- USE SUB-HEADINGS
Use sub-headings to make your text scannable to the eye. Think of media headlines you may scan if you don’t have time to read the whole thing. We read this way all day long, online, often without realizing it.
- MAKE LISTS
Well-organized lists are also helpful at getting information across – on or offline. Use bullets and numbered lists instead of complete paragraphs.
- FOCUS ON TOP TASKS
Lead with what web experts call the “top tasks.” These are the main reason people go to a particular web page. Think about why people go to that page or site, what they likely want to accomplish, and give it to them right off the top. In media they say “don’t bury the lead,” so, similarly, don’t put the key information at the end of the text you’re writing for the web.
- LAYER INFORMATION
- HAVE TEXT REVIEWED
Ask someone who is less familiar with your subject matter to review your text and encourage them to give you honest feedback. You can even show it to your kid or your mom.
- RUN CONTENT THROUGH READABILITY TESTS
Make sure a range of people can understand your content. Many writers don’t realize that most word processing software has built in readability and accessibility tests. Recognize these tools have their limitations, but it’s still useful to run your content through them, as you work to simplify and streamline your text. You may be surprised by the results and it may encourage you to further refine what you’ve written.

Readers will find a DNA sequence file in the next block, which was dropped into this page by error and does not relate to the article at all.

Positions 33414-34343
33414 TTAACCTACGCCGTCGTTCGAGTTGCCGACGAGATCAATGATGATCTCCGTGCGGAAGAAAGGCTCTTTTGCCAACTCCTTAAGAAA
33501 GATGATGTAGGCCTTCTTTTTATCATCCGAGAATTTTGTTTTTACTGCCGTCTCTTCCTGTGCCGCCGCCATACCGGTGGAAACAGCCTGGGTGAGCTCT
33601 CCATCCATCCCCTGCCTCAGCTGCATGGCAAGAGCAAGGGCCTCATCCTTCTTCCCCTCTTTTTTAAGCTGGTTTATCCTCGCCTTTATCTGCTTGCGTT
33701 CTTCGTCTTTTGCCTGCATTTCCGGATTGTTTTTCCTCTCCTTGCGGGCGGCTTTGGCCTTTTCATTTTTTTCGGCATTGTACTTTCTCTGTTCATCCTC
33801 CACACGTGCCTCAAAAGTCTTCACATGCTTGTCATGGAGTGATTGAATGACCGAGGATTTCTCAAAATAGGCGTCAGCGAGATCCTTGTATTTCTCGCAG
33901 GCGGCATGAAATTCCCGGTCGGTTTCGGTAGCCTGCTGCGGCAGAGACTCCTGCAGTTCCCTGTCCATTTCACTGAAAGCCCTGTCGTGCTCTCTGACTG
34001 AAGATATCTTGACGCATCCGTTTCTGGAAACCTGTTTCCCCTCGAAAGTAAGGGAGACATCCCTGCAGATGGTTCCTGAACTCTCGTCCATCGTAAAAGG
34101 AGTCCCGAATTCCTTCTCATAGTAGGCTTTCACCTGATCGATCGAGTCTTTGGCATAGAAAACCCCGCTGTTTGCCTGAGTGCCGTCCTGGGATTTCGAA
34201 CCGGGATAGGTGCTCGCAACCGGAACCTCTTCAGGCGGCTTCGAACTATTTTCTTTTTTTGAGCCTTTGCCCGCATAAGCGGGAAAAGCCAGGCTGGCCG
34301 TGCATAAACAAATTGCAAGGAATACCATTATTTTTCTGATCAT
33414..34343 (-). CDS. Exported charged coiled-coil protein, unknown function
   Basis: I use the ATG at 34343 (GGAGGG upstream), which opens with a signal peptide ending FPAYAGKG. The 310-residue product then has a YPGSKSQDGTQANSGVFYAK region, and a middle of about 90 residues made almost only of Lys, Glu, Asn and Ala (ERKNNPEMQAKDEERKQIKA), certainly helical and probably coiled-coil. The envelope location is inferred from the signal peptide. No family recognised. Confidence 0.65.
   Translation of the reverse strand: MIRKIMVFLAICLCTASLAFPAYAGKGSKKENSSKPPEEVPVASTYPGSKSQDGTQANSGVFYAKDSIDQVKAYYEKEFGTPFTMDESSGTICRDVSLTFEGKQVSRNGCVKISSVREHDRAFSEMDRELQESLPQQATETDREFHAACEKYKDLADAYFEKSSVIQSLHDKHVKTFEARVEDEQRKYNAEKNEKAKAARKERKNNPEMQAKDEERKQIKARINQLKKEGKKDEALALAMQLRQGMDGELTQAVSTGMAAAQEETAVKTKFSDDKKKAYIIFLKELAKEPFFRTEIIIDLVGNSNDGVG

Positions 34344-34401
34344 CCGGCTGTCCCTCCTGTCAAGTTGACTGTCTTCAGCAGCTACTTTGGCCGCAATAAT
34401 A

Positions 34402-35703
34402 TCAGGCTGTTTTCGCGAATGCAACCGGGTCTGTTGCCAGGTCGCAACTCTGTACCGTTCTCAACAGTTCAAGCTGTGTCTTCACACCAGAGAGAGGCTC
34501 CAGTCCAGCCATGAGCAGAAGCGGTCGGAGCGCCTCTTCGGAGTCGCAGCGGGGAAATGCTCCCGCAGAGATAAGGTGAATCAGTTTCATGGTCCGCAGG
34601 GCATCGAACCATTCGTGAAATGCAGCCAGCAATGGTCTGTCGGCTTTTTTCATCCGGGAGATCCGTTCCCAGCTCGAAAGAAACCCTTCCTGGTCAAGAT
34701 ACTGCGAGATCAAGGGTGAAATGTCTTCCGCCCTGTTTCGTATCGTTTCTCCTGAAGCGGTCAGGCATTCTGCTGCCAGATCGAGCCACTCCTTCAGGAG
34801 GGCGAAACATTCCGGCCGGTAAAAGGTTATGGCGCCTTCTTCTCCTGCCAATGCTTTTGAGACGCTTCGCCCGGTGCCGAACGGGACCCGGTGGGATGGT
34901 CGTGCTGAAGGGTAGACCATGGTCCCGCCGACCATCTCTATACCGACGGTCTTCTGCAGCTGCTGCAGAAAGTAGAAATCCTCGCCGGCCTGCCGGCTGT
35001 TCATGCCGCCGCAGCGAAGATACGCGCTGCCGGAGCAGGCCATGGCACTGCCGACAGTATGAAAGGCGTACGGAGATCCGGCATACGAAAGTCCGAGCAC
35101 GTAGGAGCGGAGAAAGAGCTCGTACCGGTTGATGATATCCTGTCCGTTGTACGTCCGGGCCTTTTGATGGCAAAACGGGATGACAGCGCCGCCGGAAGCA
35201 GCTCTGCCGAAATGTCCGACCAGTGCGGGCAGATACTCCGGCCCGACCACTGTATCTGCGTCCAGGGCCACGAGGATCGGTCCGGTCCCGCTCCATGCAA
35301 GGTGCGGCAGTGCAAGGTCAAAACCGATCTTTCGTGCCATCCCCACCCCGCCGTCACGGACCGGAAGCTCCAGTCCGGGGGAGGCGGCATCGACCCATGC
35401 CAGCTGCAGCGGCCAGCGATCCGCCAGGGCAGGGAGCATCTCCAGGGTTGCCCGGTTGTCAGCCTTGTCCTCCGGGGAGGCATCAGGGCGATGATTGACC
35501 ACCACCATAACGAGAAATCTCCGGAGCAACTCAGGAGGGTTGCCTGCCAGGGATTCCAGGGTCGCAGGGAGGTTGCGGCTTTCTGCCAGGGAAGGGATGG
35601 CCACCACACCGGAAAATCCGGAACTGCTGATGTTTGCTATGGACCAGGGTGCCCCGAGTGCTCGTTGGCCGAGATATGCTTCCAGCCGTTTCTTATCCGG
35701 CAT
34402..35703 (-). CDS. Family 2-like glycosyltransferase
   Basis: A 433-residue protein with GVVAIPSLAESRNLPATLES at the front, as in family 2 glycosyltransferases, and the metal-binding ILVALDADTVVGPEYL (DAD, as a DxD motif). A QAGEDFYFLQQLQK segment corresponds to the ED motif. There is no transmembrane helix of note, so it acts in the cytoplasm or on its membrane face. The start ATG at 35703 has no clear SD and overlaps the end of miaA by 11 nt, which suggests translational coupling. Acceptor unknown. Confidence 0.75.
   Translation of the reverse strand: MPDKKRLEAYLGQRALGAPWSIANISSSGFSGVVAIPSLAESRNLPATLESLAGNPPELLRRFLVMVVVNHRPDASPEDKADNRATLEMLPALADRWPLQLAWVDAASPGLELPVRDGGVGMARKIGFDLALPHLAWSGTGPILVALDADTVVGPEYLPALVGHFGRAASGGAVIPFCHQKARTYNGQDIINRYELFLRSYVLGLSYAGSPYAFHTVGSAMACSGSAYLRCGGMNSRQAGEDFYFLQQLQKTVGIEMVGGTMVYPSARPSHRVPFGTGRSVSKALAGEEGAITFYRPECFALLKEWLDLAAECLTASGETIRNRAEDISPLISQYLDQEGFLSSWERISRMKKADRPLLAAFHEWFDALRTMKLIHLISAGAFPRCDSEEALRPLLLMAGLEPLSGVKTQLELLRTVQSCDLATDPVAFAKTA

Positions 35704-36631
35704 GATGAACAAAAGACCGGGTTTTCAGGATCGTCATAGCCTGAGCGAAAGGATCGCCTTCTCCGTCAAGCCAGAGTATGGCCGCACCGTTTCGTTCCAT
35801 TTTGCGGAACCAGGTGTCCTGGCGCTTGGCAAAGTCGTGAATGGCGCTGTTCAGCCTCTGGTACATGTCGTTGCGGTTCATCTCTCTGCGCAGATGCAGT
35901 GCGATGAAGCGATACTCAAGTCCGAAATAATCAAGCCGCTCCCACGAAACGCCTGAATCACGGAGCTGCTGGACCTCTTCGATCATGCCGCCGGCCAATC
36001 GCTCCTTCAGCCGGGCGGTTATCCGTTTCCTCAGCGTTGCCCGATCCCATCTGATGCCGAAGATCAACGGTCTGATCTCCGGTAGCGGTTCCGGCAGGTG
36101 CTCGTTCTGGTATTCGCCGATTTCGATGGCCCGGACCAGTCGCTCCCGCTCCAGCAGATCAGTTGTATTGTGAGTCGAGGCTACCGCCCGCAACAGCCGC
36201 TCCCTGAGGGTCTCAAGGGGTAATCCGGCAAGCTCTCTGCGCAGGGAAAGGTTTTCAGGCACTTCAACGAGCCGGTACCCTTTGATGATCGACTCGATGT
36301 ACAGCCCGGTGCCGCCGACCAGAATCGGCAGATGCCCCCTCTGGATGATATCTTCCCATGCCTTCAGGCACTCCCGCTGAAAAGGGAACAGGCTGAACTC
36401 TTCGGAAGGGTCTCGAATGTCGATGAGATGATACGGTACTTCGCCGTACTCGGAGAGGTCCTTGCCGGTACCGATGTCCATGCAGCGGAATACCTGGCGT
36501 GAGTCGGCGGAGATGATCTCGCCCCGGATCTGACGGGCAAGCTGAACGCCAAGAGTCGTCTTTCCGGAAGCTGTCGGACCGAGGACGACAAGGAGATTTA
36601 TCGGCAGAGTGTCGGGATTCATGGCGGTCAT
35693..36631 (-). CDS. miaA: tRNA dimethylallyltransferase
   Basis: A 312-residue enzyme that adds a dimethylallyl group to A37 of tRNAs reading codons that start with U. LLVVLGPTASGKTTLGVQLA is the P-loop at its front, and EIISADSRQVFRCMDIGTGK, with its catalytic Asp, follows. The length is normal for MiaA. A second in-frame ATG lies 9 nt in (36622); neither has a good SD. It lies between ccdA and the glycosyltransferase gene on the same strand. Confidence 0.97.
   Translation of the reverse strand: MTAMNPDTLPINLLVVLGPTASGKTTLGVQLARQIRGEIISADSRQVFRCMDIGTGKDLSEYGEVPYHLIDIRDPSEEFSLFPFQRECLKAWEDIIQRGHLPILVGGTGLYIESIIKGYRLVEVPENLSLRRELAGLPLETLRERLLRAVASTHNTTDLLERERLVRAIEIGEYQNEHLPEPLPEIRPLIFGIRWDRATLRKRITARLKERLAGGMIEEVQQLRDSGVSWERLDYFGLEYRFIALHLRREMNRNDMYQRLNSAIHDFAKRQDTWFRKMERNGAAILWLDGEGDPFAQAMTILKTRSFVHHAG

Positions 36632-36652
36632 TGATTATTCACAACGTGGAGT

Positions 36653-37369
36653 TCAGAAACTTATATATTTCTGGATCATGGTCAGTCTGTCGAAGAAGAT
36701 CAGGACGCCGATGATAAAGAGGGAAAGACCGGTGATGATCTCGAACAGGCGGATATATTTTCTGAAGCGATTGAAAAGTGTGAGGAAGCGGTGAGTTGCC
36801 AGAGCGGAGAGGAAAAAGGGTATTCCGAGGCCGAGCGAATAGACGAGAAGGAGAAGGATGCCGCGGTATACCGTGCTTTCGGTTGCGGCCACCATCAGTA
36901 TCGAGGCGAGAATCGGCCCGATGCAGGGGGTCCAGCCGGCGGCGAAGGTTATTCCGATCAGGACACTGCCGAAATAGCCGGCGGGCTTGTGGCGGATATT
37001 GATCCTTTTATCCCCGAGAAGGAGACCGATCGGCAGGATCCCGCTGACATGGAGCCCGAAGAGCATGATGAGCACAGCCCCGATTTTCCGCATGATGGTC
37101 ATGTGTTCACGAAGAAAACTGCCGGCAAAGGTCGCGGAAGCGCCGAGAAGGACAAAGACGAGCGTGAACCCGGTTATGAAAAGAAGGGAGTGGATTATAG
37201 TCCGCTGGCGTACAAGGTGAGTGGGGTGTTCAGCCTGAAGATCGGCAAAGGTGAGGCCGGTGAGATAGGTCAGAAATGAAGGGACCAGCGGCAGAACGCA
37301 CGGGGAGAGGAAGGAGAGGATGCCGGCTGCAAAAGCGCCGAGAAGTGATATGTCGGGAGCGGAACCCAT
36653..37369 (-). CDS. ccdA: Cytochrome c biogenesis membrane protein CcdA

Crisis Communications For Breaches
It’s often not a question of if but rather when a breach will occur.
These tips can help avoid certain privacy problems, but they are not a silver bullet. They can’t help if, for example, if you’re collecting or using personal information when you shouldn’t be. And they’re not going to prevent a privacy breach.
Alexander Graham Bell wisely said that “Before anything else, preparation is the key to success.” It’s a good idea – and an example of how to help address the Accountability and Safeguards principles – to be prepared with a breach readiness plan, before one occurs. A breach readiness plan is usually prepared by the Chief Privacy Officer, but often involves many parties across an organization, including records and information management.
It’s also a good idea to involve the communications folks to ensure a crisis communications section is included in this plan. It’s not necessarily fun to think of the things that can possibly go wrong, but for the purposes of that plan you will want to envisage and test various scenarios.
Identify and media train your potential spokespersons, so they’re ready, willing and most of all, able. And prepare some foundational key messages, as well as questions and answers, in advance, that you can refine further once something hits. The key is not to waste time, when a breach occurs, doing certain things you could have been ready with.